Must-Have Homebridge Accessories

While Apple is still trying to figure out how to expand Homekit to include more products, the space for 3rd party devices that work on the Apple protocol is still booming. A number of excellent plugins and platforms have been written to bridge the gap in smart home tech for early adopters. Homebridge has been a great ecosystem for smart home enthusiasts to get random devices and scripts into Apple Homekit for a few years now, and it has helped me with numerous unsupported products. Here are a list of must-have accessories that I use in conjunction with Homebridge:

A Raspberry Pi

While Homebridge is supported on Mac and Windows, I have quickly ran into some bluetooth driver limitations, which is no good for some of my Bluetooth LE-based devices. I also wanted the ability to shut down my laptop to take it with me instead of breaking my setup. The solution was this Raspberry Pi. I bought it without the clear case, but there may be cheaper options out there as well — this one did not break down on me like another one did. Make sure that you have a USB keyboard and a monitor that supports HDMI for initial setup. I installed xrdp to make it compatible for control with Microsoft Remote Desktop on my Mac, but you can also SSH into it and mess around in the console if you know what you’re doing. There is a great guide on the Homebridge repository to make Homebridge start on boot.

Broadlink-rm

Until Apple works with Logitech to release a remote-based system in Homekit, this platform will connect with your Broadlink RM Mini and allow you to learn and activate any device that uses an infrared remote. The Broadlink RM Mini is only about $23 USD. It is perfect for controlling ceiling fans, air conditioners, and (non-smart) TVs. The only issues that I have had with it is that the device goes offline sometimes, but it is still better than Logitech pulling 3rd party device support for the Harmony Hub. If you find that it goes offline, you can reset Homebridge, and it will fix it. If you are feeling adventurous, you can try this plugin for the Harmony Hub in Homebridge – they supposedly have fixed some of the issues with integration but I cannot recommend the hub right now as their activity function has been mis-coded for quite some time. The only need I could see for owning the Harmony Hub is to have access to their vast database of infrared codes, if you lost a remote for something and have nothing to go on. Otherwise, the Broadlink-RM Mini is great for handling IR signals.

(Hacked) Dafang Camera

See my previous blog post on getting this cheapo camera set up with Homebridge. While there is a new Homebridge plugin that has been made to interface with the hacked Dafang camera, I have not successfully been able to get it working yet with the new firmware that they released. I have reached out for help, and will update you when it is good to go. However, my previous directions should still be relevant to add this as camera to your Homekit setup. For $16, you can’t go wrong.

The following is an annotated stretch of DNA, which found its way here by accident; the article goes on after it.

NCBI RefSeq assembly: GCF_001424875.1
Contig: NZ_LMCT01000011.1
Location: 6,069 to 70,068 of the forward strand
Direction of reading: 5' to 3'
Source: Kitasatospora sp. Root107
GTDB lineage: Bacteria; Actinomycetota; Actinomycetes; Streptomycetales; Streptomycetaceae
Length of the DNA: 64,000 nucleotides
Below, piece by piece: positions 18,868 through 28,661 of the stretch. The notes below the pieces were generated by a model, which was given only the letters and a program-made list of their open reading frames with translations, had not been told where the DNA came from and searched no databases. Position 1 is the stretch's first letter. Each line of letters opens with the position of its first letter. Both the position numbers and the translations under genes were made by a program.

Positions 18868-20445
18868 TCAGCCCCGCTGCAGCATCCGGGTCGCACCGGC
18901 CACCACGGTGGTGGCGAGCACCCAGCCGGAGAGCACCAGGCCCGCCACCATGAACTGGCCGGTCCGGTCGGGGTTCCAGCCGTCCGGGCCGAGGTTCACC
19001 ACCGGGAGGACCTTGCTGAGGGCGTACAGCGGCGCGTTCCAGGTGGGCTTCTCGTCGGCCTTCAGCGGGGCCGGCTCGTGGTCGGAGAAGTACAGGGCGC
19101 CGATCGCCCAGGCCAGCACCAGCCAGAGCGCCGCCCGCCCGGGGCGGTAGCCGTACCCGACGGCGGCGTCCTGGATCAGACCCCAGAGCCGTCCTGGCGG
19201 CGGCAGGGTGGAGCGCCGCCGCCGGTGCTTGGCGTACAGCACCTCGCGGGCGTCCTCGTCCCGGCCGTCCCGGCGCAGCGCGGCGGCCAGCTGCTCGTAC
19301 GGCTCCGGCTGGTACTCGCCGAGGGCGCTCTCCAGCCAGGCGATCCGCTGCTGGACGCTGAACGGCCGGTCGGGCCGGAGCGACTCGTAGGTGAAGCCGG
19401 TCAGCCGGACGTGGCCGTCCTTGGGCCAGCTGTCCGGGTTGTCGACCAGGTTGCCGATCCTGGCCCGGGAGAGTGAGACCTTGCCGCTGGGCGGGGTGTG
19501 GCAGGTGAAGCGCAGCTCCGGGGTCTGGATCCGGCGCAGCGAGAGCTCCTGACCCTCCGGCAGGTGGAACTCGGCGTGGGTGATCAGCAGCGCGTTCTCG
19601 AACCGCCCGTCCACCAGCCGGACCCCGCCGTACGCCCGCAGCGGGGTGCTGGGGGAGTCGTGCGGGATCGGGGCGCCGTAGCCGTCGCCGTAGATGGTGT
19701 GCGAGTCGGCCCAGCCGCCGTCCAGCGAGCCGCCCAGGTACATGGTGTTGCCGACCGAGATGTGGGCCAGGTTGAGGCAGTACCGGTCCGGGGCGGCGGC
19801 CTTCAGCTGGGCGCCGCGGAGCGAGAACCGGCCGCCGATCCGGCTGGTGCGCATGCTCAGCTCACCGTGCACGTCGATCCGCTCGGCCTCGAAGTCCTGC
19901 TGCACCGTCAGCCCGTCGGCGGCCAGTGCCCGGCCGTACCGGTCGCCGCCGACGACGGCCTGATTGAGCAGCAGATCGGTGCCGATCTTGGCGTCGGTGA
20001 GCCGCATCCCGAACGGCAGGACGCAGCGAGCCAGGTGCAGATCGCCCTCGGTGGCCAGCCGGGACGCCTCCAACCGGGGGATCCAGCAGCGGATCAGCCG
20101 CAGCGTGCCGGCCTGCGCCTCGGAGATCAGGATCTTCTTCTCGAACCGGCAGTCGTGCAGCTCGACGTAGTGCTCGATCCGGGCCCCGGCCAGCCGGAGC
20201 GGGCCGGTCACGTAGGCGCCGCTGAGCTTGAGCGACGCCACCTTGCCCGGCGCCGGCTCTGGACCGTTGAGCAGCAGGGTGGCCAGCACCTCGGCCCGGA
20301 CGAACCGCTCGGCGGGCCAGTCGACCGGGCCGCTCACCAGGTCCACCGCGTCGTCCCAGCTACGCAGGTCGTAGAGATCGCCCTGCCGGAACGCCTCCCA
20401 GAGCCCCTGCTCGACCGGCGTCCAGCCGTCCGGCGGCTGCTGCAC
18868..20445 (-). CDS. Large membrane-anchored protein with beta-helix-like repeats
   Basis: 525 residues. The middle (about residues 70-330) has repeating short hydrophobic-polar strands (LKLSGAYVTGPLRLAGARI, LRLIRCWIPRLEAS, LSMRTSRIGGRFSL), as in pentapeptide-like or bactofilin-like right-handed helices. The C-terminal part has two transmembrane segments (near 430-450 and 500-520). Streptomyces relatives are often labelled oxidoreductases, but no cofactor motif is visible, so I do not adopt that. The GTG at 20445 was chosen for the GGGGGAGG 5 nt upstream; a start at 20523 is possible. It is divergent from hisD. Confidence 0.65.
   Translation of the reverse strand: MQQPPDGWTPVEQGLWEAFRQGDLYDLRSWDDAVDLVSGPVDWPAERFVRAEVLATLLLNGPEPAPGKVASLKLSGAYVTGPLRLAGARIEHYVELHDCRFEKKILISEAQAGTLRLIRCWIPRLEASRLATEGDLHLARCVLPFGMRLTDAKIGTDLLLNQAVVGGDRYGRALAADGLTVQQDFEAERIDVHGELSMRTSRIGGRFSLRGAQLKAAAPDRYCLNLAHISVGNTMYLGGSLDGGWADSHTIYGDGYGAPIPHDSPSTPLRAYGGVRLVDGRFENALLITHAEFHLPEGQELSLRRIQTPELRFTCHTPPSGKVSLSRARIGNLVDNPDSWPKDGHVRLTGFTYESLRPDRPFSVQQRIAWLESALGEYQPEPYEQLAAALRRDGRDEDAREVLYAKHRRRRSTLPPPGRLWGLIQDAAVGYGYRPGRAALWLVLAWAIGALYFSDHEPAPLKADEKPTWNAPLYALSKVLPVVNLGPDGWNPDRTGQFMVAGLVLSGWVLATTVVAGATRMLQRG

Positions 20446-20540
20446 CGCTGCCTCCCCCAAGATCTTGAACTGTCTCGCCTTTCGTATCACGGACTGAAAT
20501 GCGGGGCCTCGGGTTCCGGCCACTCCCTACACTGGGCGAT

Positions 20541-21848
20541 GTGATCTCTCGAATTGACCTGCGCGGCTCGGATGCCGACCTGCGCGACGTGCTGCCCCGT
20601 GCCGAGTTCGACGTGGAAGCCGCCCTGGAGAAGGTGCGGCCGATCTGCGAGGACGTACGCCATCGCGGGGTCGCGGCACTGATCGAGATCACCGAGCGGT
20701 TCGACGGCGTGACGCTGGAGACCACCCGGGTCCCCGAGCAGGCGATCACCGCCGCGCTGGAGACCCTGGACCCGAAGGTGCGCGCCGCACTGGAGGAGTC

Wink3

If you have a Wink Hub with accessories on it, you’re in luck for Homekit compatibility. I used this plugin in conjunction with some switches (which I cannot recommend, unfortunately) and a Samsung SmartThings door sensor — the door sensor always worked flawlessly. If you are into Zigbee and Z-Wave devices that do not have their own Homekit-compatible hubs, this is a great plugin to start with. However, you will need a developer account with Wink first in order to receive your API credentials. The app will walk you through setup in the console as well.

Alexa

Someone came up with a plugin to expose Homebridge accessories to Alexa, which is awesome if you have a few of these hubs around the house. When setting up, you need to install the plugin, create an account on the developer’s website, and enable the skill in Alexa. Please note that this may not work in certain regions (refer to the ReadMe for more information). You also need to set your Homebridge to be in insecure mode, which can be set at

/usr/local/lib/node_modules/homebridge/lib/cli.js

by setting

var insecureAccess = true;

This is not ideal, but if you absolutely need this feature working, you’ll need to do this. You can add other Homekit accessories through their appropriate skills if they are available on the Alexa platform.

 

For more Homebridge plugins, visit the /r/homebridge subreddit. There are numerous other ones that have been created and maintained, including one that automatically turns on your lights when you pause your AppleTV.

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